“This album is all about me being a singer, a songwriter, and a musician,” Lavigne says. “Typically the lead vocal gets buried in the track and you can’t always hear the quality, character, or emotion after a certain point. I wanted my voice to be the main instrument. It forced me to really throw myself out there. I still love rocking out, but I wanted this record to show a different side. That’s why I produced some of the songs myself, which I never thought I’d do.”
For the rest of the album’s tracks, Lavigne turned to her longtime friends and collaborators Evan Taubenfeld and Butch Walker, as well as Max Martin. Another important influence was Sum 41 frontman Deryck Whibley, who lends his production skills to several tracks, including “Darlin’,” — a song Lavigne wrote at the age of 14. “Whenever I hear ‘Darlin,’ I think of the family room I wrote it in and playing it for my mom,” she says. “So it’s really special for me to have it on the album.”
A small-town girl from Napanee, Ontario, Lavigne had already been writing, singing, and performing for a few years before releasing her breakthrough album, Let Go, which featured the smash singles “Complicated” and “Sk8r Boi” and sold more than 16 million units worldwide. Her second album, 2004’s Under My Skin, debuted at No. 1 on the Billboard Top 200, and sold more than eight million copies worldwide fueled by the hit singles “Don’t Tell Me” and “My Happy Ending.” Four years later came The Best Damn Thing, which featured the No. 1 single “Girlfriend.” Lavigne’s biggest record to date, “Girlfriend” was the top digital track of 2007, selling more than 7.3 million downloads in eight languages. The Best Damn Thing included the epic ballad “Keep Holding On,” which Lavigne wrote at the request of 20th Century Fox for the studio’s fantasy/adventure film Eragon. Lavigne’s songs have also graced the soundtracks of such feature films as Sweet Home Alabama, Bruce Almighty, Legally Blonde 2, The Princess Diaries 2, and The House Bunny.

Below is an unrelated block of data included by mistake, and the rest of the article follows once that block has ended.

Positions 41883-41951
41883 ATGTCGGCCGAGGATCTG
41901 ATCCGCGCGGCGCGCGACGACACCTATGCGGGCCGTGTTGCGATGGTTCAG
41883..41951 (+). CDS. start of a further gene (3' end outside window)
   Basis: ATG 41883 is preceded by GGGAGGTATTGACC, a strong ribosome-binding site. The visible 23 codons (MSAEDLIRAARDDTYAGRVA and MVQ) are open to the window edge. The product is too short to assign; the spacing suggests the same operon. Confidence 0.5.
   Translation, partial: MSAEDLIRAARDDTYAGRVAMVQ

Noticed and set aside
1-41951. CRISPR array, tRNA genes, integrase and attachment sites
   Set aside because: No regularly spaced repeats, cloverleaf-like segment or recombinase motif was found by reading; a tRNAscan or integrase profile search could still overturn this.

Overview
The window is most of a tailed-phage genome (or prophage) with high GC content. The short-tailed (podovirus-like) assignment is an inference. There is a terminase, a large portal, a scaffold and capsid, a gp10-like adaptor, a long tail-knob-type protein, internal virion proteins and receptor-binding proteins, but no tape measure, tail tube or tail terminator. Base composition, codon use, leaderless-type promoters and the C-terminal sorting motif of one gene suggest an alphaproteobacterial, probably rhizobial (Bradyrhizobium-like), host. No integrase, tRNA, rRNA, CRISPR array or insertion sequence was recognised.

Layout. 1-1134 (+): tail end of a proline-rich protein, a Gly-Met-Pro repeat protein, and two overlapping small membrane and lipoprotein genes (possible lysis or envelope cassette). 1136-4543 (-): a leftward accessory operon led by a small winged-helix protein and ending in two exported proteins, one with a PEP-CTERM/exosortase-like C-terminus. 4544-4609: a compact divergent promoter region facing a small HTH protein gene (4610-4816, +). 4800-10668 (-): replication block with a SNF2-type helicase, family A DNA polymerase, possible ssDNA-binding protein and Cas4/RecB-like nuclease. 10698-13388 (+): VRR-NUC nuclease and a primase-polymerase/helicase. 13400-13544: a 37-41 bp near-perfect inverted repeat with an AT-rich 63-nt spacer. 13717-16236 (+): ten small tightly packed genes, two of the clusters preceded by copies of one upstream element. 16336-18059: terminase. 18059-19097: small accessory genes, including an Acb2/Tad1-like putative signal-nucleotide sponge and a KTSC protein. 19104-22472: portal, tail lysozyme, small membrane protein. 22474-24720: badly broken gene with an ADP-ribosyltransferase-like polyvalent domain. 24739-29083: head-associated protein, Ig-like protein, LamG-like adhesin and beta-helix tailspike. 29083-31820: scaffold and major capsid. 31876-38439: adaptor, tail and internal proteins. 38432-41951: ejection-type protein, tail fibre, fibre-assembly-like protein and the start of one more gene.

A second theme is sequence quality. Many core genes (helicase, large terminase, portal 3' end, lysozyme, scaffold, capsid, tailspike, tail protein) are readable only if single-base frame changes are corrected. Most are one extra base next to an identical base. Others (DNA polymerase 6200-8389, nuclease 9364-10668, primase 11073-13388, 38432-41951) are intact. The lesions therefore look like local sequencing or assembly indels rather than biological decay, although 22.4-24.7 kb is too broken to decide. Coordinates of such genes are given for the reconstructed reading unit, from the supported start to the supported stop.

In 2010, Lavigne wrote “Alice” for Tim Burton’s film fantasy Alice in Wonderland, which was included on the compilation album Almost Alice, released in March. The video for “Alice,” directed by David Meyers, depicts Lavigne’s own adventure down the rabbit hole. She also brought her fashion brand into the mix, designing “Alice in Wonderland” pieces for Abbey Dawn that were sold in stores in connection with the film’s release.
It’s been a whirlwind journey for Lavigne, who says the thing she’s looking forward to most about releasing Goodbye Lullaby is getting the opportunity to hit the road and perform for her fans around the world. “My fans are hardcore,” Lavigne says. “They are very dedicated and really supportive — the kind of fans who stick around. It’s been an amazing experience meeting them after shows and reading their letters, because the things they’ll say to me are very special. People have come up and started crying, saying, ‘You have no idea what your music has done for me.’” That’s all I need to hear. If I can give even one person strength through my music, that’s pretty frickin’ special.”